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Edmonton Journal: Alberta drone test could show faster, cheaper way to replant forests

· news,press,Canada

BioCarbon Engineering has recently been featured in the Edmonton Journal during it's test flights in Alberta Canada in association with the Canadian Forestry Service. You can read the full article here.

Credit to writer Gordon Kent.

Drone pilot Jeremie Leonard from Biocarbon Engineering will be helping the Canadian Forest Service for the first-ever Canadian trial of using drones to plant tree seeds. The drone will be used in northern Alberta to plant. Taken on Wednesday, May 23, 2018. Greg Southam / Postmedia

Drone pilot Jeremie Leonard from Biocarbon Engineering will be helping the Canadian Forest Service for the first-ever Canadian trial of using drones to plant tree seeds. The drone will be used in northern Alberta to plant. Taken on Wednesday, May 23, 2018. Greg Southam / Postmedia

Dirk Brinkman, chief executive of Vancouver’s Brinkman and Associates Reforestation, said about 450 million trees a year are planted in Canada, most because it’s required after logging.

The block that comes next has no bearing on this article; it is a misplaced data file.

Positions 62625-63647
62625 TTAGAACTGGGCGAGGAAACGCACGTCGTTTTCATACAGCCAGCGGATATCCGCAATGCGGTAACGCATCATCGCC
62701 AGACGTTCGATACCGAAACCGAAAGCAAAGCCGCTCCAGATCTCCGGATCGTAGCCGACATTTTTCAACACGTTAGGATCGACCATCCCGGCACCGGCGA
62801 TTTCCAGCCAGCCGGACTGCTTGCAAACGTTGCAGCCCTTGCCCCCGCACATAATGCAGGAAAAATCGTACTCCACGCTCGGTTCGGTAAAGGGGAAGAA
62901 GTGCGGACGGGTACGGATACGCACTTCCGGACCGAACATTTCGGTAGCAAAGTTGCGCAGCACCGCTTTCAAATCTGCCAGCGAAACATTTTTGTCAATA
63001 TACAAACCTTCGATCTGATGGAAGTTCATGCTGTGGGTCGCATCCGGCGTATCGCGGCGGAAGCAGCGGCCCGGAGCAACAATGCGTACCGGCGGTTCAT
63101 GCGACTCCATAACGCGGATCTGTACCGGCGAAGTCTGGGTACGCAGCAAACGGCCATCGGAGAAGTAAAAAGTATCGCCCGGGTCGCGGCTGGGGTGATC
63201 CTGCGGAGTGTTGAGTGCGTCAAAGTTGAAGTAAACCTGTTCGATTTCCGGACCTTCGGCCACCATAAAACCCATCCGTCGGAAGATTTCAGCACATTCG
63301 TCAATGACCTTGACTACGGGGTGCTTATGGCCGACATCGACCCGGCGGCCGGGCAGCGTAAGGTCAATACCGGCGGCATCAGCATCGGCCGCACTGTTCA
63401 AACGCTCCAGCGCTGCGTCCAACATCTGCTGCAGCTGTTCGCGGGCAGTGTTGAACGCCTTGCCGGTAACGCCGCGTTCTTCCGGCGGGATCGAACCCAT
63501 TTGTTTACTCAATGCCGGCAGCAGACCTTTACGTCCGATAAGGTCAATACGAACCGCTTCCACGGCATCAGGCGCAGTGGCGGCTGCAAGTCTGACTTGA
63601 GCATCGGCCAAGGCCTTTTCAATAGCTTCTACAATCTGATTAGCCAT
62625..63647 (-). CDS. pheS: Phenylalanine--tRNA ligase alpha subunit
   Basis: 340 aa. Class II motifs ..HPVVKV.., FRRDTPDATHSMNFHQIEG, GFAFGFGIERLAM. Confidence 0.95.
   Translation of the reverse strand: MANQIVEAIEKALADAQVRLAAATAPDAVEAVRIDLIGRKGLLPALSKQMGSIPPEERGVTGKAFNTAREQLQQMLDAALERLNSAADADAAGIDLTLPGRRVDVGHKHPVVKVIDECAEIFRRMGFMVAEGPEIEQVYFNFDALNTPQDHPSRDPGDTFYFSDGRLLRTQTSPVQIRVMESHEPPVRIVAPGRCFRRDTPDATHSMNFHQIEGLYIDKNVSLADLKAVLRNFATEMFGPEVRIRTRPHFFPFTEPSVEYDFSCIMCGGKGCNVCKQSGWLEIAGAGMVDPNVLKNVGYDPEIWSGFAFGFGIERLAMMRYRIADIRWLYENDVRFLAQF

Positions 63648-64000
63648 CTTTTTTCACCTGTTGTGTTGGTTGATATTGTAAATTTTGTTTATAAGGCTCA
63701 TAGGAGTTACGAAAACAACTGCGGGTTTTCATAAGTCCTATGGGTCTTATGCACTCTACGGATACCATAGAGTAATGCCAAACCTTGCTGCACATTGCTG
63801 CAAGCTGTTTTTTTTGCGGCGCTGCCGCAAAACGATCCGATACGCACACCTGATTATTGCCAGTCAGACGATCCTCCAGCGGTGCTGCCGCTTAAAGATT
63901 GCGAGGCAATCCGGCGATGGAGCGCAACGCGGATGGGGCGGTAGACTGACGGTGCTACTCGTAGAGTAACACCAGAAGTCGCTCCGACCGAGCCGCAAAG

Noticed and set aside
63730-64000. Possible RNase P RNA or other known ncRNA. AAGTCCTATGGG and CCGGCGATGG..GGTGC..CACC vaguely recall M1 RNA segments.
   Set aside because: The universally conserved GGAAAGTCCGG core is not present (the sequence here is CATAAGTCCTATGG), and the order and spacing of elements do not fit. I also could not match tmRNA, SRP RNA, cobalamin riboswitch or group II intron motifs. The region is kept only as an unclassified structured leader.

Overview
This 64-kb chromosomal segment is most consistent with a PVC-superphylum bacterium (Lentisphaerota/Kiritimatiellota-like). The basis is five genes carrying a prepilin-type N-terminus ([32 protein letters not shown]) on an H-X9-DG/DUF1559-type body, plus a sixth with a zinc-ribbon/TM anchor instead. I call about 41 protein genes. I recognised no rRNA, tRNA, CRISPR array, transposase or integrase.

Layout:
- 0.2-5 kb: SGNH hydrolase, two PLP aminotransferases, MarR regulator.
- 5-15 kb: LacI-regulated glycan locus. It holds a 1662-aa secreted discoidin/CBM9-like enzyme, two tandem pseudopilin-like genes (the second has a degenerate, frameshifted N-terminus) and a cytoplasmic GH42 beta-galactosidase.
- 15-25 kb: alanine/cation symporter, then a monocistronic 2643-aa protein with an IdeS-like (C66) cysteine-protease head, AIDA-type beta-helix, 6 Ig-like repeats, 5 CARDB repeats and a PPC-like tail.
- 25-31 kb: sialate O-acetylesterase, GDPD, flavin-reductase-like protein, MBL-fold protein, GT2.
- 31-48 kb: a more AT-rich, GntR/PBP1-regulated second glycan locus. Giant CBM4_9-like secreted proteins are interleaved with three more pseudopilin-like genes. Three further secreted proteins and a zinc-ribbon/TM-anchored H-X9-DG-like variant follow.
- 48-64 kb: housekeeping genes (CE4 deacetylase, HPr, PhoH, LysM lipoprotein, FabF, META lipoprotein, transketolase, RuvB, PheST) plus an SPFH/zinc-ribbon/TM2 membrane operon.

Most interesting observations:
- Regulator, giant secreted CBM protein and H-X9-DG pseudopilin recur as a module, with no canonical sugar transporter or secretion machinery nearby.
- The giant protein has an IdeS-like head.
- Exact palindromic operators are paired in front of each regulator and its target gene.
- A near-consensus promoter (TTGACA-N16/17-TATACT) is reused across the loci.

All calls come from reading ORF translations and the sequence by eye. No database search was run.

But governments can’t always afford to deal with millions of hectares damaged by fire or other sources, so drones might be a cheaper, more effective solution, he said.

David Price, a Canadian Forest Service research scientist who arranged the display, said the main human seeding methods are by hand and by air.

But good tree planters only place about 2,000 or 3,000 seedlings a day, while dumping clouds of seeds from an airplane is imprecise and few of them germinate, he said.

“With drones and the potential to map these areas at a high resolution, we see the ability to map the perfect (planting) spots.”

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